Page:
As a photographer holding a certificate in fine art photography, I wanted to create a unique work of art blending old with new techniques printed on a medium that has visual versatility and is very archival. Such are my platinum palladium prints on vellum.. Each of these prints was conceived by shooting the scene with a digital camera, fabricating a digital negative in Photoshop, and subsequently developing it with precious metals in a traditional wet darkroom. Being translucent, the vellum prints take on the luminosity and color of the material placed behind them so the same image with different backings can evoke various moods.
In the portraits, murals, narratives, and composites of human interaction, my art is an ongoing story about what it is to be human, and an attempt to question and reconcile those absolute and contradictory forces that have governed my life as a woman. People's attitudes, biases, prejudices, what they do, the way they look, act and feel, both culturally, spiritually, and sexually, have provided the inspiration, content and motivation to make art.
I am a student at Fresno State pursuing a B.A. in Art. I express my emotions and viewpoints as well as capturing the beauty of our world. My piece in this exhibition is a collage of silver gelatin photographs. It is a reflection on the journey from childhood indoctrination of societal norms to finding self during adolescence.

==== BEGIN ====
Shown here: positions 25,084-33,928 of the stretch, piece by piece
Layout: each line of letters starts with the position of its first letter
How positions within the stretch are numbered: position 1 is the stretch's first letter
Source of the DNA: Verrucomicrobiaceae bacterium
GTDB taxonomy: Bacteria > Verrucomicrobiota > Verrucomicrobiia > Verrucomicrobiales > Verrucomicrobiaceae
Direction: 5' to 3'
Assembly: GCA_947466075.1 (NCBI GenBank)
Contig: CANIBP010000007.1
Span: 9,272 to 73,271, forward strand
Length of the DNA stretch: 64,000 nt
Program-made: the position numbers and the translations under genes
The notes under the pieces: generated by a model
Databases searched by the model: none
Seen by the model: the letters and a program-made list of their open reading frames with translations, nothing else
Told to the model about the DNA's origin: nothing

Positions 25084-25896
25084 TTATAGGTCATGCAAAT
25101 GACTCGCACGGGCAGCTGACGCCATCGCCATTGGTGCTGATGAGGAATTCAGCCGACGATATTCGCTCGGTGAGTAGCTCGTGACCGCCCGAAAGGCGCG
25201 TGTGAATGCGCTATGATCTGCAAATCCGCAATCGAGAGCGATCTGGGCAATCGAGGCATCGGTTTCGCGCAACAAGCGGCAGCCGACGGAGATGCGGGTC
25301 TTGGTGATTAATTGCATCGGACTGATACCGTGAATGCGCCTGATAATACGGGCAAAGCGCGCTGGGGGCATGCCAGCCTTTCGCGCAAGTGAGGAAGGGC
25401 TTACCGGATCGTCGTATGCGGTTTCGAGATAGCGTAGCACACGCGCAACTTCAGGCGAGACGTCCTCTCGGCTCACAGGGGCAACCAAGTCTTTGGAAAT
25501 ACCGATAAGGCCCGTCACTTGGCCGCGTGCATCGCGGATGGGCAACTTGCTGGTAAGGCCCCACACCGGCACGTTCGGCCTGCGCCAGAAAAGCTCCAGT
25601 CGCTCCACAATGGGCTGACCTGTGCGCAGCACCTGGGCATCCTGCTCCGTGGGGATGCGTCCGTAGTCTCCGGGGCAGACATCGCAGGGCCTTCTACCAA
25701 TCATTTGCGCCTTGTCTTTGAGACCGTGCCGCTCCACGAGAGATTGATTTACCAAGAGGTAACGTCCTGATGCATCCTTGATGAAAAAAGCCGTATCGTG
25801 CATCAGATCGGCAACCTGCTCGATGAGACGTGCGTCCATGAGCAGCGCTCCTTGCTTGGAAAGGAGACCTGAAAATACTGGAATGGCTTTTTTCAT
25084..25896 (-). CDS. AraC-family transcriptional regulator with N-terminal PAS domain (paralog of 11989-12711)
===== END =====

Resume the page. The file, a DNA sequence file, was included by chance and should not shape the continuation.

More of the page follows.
"Through My Eyes", a mixed-media, wall mounted piece offers viewers an opportunity to reflect upon the intersection of the personal and universal. Joan Sharma, a professor at Fresno State, has an insatiable curiosity that has led to extensive travel. India's history, culture and philosophies continue to fascinate her and inform her work.
Challenging of composition... Challenging of interpretation... Challenging of presentation... Challenging of communication...
This is the recipe for creating my works. I don't know if I got them all, but I'm sure that I put some spirit in my art works, to share my point of view, my experience, my memories, and to show Women's Work.
There is subtle beauty in the everyday that so often goes unnoticed... light through a curtained window, hanging whites on a summer clothesline, or sunlight cast upon dishes in our kitchen sink. For me, quiet scenes from daily life are timeless and make each day just that much sweeter always offering a deeper meaning. Many of my photographs are captured from the unexpected around our 1922 home.
My fondness for birds, alternative types of photography, and memories of spending many youthful sick days in bed reading, has led me to create "The Birds of Windowpane", a stylized image illustrating my version of Stevenson's "The Land of Counterpane".